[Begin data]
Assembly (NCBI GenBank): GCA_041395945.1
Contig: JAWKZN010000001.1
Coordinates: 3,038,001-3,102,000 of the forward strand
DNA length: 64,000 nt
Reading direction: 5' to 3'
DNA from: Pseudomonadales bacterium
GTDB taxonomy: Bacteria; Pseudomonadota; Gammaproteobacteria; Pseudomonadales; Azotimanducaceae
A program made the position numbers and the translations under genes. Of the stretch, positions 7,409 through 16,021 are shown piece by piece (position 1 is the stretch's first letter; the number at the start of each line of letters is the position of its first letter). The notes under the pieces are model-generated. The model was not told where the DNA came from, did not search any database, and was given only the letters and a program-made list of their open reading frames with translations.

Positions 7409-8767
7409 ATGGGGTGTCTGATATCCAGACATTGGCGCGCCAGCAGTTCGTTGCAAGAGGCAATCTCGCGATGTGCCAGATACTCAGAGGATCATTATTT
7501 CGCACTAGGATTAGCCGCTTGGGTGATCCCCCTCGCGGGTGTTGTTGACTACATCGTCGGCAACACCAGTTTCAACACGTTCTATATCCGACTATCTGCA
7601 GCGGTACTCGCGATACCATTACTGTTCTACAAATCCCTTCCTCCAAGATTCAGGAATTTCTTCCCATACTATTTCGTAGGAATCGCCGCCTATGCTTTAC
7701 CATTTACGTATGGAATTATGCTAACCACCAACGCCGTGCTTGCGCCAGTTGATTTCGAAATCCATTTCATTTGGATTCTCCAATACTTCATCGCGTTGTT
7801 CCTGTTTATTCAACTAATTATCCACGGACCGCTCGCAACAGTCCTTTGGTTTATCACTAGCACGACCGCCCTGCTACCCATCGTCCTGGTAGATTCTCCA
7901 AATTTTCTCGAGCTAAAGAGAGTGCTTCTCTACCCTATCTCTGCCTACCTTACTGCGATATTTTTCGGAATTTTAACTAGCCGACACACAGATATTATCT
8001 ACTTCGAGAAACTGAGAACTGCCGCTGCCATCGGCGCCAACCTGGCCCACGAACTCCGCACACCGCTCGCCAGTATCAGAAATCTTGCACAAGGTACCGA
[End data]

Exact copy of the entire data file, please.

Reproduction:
Assembly (NCBI GenBank): GCA_041395945.1
Contig: JAWKZN010000001.1
Coordinates: 3,038,001-3,102,000 of the forward strand
DNA length: 64,000 nt
Reading direction: 5' to 3'
DNA from: Pseudomonadales bacterium
GTDB taxonomy: Bacteria; Pseudomonadota; Gammaproteobacteria; Pseudomonadales; Azotimanducaceae
A program made the position numbers and the translations under genes. Of the stretch, positions 7,409 through 16,021 are shown piece by piece (position 1 is the stretch's first letter; the number at the start of each line of letters is the position of its first letter). The notes under the pieces are model-generated. The model was not told where the DNA came from, did not search any database, and was given only the letters and a program-made list of their open reading frames with translations.

Positions 7409-8767
7409 ATGGGGTGTCTGATATCCAGACATTGGCGCGCCAGCAGTTCGTTGCAAGAGGCAATCTCGCGATGTGCCAGATACTCAGAGGATCATTATTT
7501 CGCACTAGGATTAGCCGCTTGGGTGATCCCCCTCGCGGGTGTTGTTGACTACATCGTCGGCAACACCAGTTTCAACACGTTCTATATCCGACTATCTGCA
7601 GCGGTACTCGCGATACCATTACTGTTCTACAAATCCCTTCCTCCAAGATTCAGGAATTTCTTCCCATACTATTTCGTAGGAATCGCCGCCTATGCTTTAC
7701 CATTTACGTATGGAATTATGCTAACCACCAACGCCGTGCTTGCGCCAGTTGATTTCGAAATCCATTTCATTTGGATTCTCCAATACTTCATCGCGTTGTT
7801 CCTGTTTATTCAACTAATTATCCACGGACCGCTCGCAACAGTCCTTTGGTTTATCACTAGCACGACCGCCCTGCTACCCATCGTCCTGGTAGATTCTCCA
7901 AATTTTCTCGAGCTAAAGAGAGTGCTTCTCTACCCTATCTCTGCCTACCTTACTGCGATATTTTTCGGAATTTTAACTAGCCGACACACAGATATTATCT
8001 ACTTCGAGAAACTGAGAACTGCCGCTGCCATCGGCGCCAACCTGGCCCACGAACTCCGCACACCGCTCGCCAGTATCAGAAATCTTGCACAAGGTACCGA